Yesterday this blog was 1 year old, so this morning I am looking back. That’s not normal for me, typically I look forward andÂ do so farther than most so this unnatural retrospective might get painful and ugly – we’ll see. [Editor’s note: it’s especially ugly and painful when you hit “publish” button instead of “save” before a post is done, I will be editing this throughout the day. 🙂 ]
Some of my better posts this past year are about possible futures and the need for plentiful energy because I am passionate about that — I’ve been trying to communicate that weÂ can all have better futures worldwide and that we aren’t all doomed. We are in a new century, we are in a bright new millenium and it’s really time to tossÂ aside the distorted mirror of the last one.
Those posts haven’t got much play, but I continually tell myself that over the long haul the ideas and the efforts are well worth it — some of them are seminal and will reverbate for years. You will find them in the sidebar here under Pages, or click on the Future category.
The other successes I’ve had are in predicting the future of the war on terror. Last summer I predicted the current schisms in both Al Qaida and the Taliban, and pointed out that the old leadership was now gone or not leading. I also pointed out that Iran was directly involved in Iraq, and further that most Islamic states support their own flavors of extremists in their neighbor’s states.
It’s all about destabilizing your neighbor, and by encroaching, extending your turf and influence.
To meÂ the lack of AQ Leadership in PakistanÂ was evident from the summer campaigns — while the media portrayed those as success for the terrorists, they were unmitigated disasters for the B and C team leaders. The Taliban summer offensiveÂ got crushed in the ISAF meat grinder, andÂ it was highly ineffective, a lot ofÂ sound and furor signifyingÂ nothing but losses for them.
The same is true of the AQÂ efforts in Iraq — while they brought that nation near to civil war, they failed at their main goal with their best efforts. Now the whiplash is returning, and all the lives they’ve torn asunder in both theaters areÂ instead focused onÂ AQ and Taliban’s death and destruction. Â
The trump card that covers all in the Islamic worldÂ is not religion, race, or class, it’s all about the tribe and the tribe’s territory and honor. While you see movements and divisions based on race, class, and sect, and ideology, those all factor down over time to the lowest common denominator of tribe; and all other things are mere momentary drifts in direction.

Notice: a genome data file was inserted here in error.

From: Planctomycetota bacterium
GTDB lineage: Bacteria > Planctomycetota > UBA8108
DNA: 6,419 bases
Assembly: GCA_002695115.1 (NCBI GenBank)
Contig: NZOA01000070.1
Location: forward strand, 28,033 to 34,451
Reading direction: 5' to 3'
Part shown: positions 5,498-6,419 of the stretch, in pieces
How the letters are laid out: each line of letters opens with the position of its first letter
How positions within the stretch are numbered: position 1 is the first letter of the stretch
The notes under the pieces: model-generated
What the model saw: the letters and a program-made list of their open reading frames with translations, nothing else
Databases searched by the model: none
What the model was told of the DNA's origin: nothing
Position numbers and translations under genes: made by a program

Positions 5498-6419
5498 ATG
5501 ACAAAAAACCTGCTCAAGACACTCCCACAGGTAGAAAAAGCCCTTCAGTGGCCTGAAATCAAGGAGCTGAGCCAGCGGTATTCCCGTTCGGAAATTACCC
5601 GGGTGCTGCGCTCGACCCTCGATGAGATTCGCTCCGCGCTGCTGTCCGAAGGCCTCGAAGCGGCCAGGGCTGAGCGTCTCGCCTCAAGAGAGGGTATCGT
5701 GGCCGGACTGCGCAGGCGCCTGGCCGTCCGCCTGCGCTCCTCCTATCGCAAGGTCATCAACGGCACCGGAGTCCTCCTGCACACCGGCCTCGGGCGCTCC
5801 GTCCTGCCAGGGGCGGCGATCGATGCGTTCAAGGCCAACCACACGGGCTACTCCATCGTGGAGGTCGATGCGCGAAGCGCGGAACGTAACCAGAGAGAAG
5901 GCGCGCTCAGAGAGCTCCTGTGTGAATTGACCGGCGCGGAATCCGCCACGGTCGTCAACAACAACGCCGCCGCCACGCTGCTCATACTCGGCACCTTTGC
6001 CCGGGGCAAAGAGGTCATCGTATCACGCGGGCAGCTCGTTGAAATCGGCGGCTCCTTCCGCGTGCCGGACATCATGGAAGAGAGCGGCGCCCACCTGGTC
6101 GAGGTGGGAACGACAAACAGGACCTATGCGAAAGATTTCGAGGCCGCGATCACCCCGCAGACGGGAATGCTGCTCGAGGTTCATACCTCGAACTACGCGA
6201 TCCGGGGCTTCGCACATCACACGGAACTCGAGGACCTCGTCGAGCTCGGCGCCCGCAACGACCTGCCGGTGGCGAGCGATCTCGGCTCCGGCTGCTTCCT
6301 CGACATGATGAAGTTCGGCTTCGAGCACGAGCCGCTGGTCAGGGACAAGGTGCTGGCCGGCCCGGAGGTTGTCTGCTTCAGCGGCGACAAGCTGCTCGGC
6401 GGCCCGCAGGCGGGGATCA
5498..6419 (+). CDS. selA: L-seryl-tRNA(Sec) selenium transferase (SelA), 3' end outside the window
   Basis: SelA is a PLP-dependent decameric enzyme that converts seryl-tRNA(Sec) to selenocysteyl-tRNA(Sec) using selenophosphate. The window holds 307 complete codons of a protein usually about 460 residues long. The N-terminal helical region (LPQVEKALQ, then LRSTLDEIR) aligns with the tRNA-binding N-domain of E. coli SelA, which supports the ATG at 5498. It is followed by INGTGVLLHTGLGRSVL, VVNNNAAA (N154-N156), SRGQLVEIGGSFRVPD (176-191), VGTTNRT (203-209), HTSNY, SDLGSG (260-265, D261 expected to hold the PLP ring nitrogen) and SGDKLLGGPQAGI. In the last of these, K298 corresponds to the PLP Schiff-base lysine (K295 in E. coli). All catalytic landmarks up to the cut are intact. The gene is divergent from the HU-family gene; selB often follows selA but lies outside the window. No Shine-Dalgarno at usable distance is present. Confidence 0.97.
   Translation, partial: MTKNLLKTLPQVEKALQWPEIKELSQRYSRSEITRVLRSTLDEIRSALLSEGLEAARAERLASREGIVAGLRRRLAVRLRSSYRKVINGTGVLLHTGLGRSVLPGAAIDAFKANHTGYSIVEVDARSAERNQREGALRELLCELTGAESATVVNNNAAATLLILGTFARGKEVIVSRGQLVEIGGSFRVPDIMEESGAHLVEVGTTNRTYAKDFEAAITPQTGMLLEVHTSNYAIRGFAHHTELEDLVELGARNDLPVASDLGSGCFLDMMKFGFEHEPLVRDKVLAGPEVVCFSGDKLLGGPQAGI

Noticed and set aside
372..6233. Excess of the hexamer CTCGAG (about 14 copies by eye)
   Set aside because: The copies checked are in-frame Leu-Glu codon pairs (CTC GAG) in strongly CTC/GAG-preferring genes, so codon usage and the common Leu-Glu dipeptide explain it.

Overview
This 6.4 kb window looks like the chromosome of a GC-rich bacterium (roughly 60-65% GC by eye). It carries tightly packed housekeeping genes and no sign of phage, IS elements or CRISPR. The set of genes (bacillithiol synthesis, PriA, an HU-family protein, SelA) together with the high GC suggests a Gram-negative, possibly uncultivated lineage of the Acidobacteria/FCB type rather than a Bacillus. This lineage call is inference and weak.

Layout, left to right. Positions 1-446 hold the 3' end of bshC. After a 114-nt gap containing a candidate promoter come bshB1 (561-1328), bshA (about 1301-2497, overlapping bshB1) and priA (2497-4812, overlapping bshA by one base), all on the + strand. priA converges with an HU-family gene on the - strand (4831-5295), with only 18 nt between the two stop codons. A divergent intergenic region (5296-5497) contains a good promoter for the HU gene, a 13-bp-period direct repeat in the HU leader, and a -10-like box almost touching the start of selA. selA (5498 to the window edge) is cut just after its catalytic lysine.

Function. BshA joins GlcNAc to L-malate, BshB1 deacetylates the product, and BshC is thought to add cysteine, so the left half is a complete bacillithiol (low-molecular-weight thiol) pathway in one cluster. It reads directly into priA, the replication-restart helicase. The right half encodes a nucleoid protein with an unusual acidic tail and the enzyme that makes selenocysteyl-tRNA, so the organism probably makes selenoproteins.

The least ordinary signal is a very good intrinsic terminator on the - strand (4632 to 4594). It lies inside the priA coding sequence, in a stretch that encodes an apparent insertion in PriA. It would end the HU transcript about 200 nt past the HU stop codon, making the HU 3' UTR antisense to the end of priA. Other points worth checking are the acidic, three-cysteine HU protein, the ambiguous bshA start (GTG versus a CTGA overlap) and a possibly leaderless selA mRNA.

Â So in every theater you see them falling apart and fighting each other, whether you are talking Palestine or Pakistan. You might say this hindsight is great, but I’ve been predicting this since early last summer so I will humblyÂ take a bit of pride in that, especially since even the New York Times has caught on and is talking about the “Next Generation of Al Qaida.” (do a search on Waziristan, or go to this post where I summed up the thinking behind all the previous posts.)
The other successes were a couple of posts during the Israeli-Hezb’Allah conflict, in which I scooped the the big blogs and the big media dogs –Â un-noticed of course– the readership here isn’t large, but if you dig around you can find them.
That covers the successes, the failings come next.
A few times I’ve predicted wrong — notably the Republicans holding the house and senate (hahah!) and once I jumped to conclusions in an article and had to retract, that’s one I will continue to learn from. My proofreading sucks, as a commenter pointed out yesterday, I will try to doÂ better at that.
However those are small things; where I’ve let both me and you down is in not writing more about the future, not projecting all articles far enough.
It’s important to look past the moment, and in the pursuit of Buzz the blogosphere has a major failing. Too oft we get caught up in the celebrity pie-fights, he said-she said, and do not look beyond our noses. The urgent thing isn’t always the most important thing.
Before posting writers should ask themselves “Is this momentary, passing fancy, or will it matter in ten years?” “Will I be embarrassed looking back at the archive of this, or will it still speak with meaning in five years?”
I failed in that, and stopped blogging a while in February while I re-assessed.
So looking forward into next year and beyond it’s my goal to correct that andÂ instead focus beyond the moment, beyond the topical, and beyond the current buzz.